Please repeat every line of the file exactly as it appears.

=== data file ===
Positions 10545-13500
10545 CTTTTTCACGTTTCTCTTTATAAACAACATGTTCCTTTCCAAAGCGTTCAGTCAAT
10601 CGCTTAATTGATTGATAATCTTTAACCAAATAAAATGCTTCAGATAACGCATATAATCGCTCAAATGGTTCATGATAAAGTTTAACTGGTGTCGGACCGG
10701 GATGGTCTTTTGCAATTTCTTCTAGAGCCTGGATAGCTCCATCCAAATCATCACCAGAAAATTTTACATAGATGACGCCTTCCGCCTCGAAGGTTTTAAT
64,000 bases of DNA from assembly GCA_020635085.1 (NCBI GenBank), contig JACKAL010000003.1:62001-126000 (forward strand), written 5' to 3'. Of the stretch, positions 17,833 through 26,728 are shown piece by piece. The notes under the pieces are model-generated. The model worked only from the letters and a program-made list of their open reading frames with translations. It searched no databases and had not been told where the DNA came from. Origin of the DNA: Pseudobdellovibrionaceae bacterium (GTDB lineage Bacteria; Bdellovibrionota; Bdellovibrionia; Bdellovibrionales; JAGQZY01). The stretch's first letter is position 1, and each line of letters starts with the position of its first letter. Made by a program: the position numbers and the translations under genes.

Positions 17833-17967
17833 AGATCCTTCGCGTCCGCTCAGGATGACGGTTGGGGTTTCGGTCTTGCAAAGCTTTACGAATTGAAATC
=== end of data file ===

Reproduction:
Positions 10545-13500
10545 CTTTTTCACGTTTCTCTTTATAAACAACATGTTCCTTTCCAAAGCGTTCAGTCAAT
10601 CGCTTAATTGATTGATAATCTTTAACCAAATAAAATGCTTCAGATAACGCATATAATCGCTCAAATGGTTCATGATAAAGTTTAACTGGTGTCGGACCGG
10701 GATGGTCTTTTGCAATTTCTTCTAGAGCCTGGATAGCTCCATCCAAATCATCACCAGAAAATTTTACATAGATGACGCCTTCCGCCTCGAAGGTTTTAAT
64,000 bases of DNA from assembly GCA_020635085.1 (NCBI GenBank), contig JACKAL010000003.1:62001-126000 (forward strand), written 5' to 3'. Of the stretch, positions 17,833 through 26,728 are shown piece by piece. The notes under the pieces are model-generated. The model worked only from the letters and a program-made list of their open reading frames with translations. It searched no databases and had not been told where the DNA came from. Origin of the DNA: Pseudobdellovibrionaceae bacterium (GTDB lineage Bacteria; Bdellovibrionota; Bdellovibrionia; Bdellovibrionales; JAGQZY01). The stretch's first letter is position 1, and each line of letters starts with the position of its first letter. Made by a program: the position numbers and the translations under genes.

Positions 17833-17967
17833 AGATCCTTCGCGTCCGCTCAGGATGACGGTTGGGGTTTCGGTCTTGCAAAGCTTTACGAATTGAAATC